By allowing ads to appear on this site, you support the local businesses who, in turn, support great journalism.
Time again to prepare for Hurricane Season
Hurricane preparedness materials
Available materials LCEMA displayed at a recent Lowe’s hurricane preparedness event . . - photo by Photo by Lawrence Dorsey

Living in Coastal Georgia has its pros and cons.  Although we get to enjoy warm weather – even in winter – we also risk threatening storms each year. Hurricane season starts June 1 and ends Nov. 30. The strongest peak of hurricane season is August through September.

The National Oceanic and Atmospheric Administration’s Climate Prediction Center predicts a 40 percent chance of a near-normal hurricane season this year, a 30 percent chance of an above-normal season and a 30 percent chance of a below-normal season, according to the NOAA website.

“For 2019, NOAA predicts a likely range of nine to 15 named storms (winds of 39 mph or higher), of which four to eight could become hurricanes (winds of 74 mph or higher), including two to four major hurricanes (category 3, 4 or 5; with winds of 111 mph or higher),” states “NOAA provides these ranges with a 70 percent confidence. An average hurricane season produces 12 named storms, of which six become hurricanes, including three major hurricanes.”

So how can we be prepared for this potentially dangerous season we’re entering?  Fortunately we have the Liberty County Emergency Management Agency (EMA) to rely on. LCEMA has already prepared fliers and a hurricane guide. Liberty County residents can swing by the EMA office in Hinesville to pick up a copy. The hurricane guide also contains information about flash floods. Another way to stay connected to Liberty EMA is to join their Facebook page and sign up for Alert Liberty where residents can be warned of any bad weather coming to Liberty County.

During this time of year Liberty County experiences floods and thunderstorms as well. Alert Liberty can keep residents up to date of any flood alerts. When speaking about preparation, Robert “Bob” Dodd said that the best preparation for floods is to have insurance and a plan. “That the biggest thing,” he said, “that people don’t have a plan.”

The hurricane guide includes information on what to do before, during, and after hurricanes.  It also contains evacuation routes that show residents how to get to west Georgia and away from the storm.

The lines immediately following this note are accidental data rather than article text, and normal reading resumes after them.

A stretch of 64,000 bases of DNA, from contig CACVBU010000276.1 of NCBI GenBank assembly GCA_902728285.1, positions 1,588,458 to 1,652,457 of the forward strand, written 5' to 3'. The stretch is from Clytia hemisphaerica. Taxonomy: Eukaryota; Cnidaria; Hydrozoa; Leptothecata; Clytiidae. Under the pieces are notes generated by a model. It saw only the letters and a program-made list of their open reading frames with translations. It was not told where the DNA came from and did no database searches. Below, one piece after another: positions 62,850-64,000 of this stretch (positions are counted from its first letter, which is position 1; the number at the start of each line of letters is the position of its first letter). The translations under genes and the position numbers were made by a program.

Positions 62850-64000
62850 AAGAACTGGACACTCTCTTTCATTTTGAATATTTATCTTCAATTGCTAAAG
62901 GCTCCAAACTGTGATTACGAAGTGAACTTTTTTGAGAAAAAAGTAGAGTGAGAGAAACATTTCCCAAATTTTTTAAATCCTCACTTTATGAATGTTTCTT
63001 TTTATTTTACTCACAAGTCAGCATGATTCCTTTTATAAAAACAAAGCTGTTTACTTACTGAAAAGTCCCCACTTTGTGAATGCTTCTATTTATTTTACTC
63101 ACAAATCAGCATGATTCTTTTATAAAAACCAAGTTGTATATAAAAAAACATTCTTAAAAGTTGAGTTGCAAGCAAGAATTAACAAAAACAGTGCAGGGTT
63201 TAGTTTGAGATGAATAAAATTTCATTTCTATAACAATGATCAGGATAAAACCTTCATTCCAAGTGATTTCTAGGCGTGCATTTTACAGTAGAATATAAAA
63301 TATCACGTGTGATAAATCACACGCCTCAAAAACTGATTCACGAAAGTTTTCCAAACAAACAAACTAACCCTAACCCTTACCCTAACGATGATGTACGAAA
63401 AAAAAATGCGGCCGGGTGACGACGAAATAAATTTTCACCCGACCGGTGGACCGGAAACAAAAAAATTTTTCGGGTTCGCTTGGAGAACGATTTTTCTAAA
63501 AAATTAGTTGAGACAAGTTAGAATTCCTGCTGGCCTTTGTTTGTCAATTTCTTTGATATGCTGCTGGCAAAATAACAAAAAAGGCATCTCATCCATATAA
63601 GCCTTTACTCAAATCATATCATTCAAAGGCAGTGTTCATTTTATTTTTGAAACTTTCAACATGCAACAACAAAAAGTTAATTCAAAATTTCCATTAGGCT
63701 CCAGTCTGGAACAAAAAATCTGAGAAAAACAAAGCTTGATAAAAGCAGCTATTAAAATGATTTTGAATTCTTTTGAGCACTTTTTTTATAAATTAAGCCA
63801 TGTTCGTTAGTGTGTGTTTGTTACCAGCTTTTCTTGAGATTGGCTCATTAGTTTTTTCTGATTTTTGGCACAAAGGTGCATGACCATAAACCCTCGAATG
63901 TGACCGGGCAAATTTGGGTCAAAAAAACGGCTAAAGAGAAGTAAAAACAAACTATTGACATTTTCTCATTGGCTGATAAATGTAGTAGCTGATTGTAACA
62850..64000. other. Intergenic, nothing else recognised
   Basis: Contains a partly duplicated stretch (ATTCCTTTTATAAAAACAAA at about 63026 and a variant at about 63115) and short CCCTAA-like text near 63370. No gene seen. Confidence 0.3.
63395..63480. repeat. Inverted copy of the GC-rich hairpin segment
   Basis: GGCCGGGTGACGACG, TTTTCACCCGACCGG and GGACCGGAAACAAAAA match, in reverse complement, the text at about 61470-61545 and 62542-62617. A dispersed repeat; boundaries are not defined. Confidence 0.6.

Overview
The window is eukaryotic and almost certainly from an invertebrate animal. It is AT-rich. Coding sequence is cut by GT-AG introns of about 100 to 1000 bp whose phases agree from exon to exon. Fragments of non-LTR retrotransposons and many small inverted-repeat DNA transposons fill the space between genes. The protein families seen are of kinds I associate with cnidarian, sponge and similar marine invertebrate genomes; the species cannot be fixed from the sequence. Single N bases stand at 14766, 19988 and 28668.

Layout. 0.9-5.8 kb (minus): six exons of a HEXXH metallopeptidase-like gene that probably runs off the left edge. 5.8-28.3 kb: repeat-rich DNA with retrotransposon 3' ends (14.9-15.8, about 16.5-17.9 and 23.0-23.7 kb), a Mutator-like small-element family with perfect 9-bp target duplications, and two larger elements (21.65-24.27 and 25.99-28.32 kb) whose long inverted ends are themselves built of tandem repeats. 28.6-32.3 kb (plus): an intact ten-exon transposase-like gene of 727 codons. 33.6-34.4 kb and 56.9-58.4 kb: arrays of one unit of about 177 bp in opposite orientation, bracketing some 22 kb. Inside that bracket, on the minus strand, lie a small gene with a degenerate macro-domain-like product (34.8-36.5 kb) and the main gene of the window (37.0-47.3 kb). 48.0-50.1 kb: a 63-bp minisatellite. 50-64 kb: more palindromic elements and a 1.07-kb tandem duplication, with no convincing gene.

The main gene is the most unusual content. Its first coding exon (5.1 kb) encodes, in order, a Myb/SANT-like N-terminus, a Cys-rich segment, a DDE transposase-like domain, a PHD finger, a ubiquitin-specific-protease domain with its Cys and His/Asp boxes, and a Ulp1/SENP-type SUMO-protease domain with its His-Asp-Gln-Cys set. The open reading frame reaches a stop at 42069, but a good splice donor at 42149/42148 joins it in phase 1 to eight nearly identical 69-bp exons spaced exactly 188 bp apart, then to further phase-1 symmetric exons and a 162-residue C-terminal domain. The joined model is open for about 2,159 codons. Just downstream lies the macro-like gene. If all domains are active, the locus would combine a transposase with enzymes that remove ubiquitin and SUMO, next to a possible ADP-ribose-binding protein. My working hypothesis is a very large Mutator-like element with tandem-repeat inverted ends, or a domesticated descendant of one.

Preparing a hurricane kit might sound like a no-brainer but not everyone does it.  The list of items to include in your kit may seem overwhelming but the hurricane guide covers it all. Dodd suggests stocking a 5-day supply of water and include a whistle (in case a resident finds themselves in need of rescue; a whistle can help emergency responders locate the person in distress).

“You can always build onto your kit,” he said. “Just start small. Don’t forget about including medication.” Because of evacuations or power outages the pharmacy may not be able to receive medication so it’s important to stock up on any needed medicine you might need.  

Before hurricane season sign up for the hurricane registry. The registry is a list of people with functional, access, or medical needs that is maintained by health departments in Bryan, Camden, Chatham, Effingham, Glynn, Liberty, Long and McIntosh counties. The list is for residents who may need transportation, or medical assistance and have no friends or families to help them to evacuate. To register, residents should call the toll-free number, 1-833. CHD-Register (1-833-243-7344).   The application is also available online. The registry stops accepting applications 72 hours prior to the arrival of tropical storm force winds.

When it comes to preparing your home, think about your landscaping. Pick up any yard ornaments or anything that flies, such as lawn furniture. If the wind picks it up it can fly through your window.


Sign up for our e-newsletters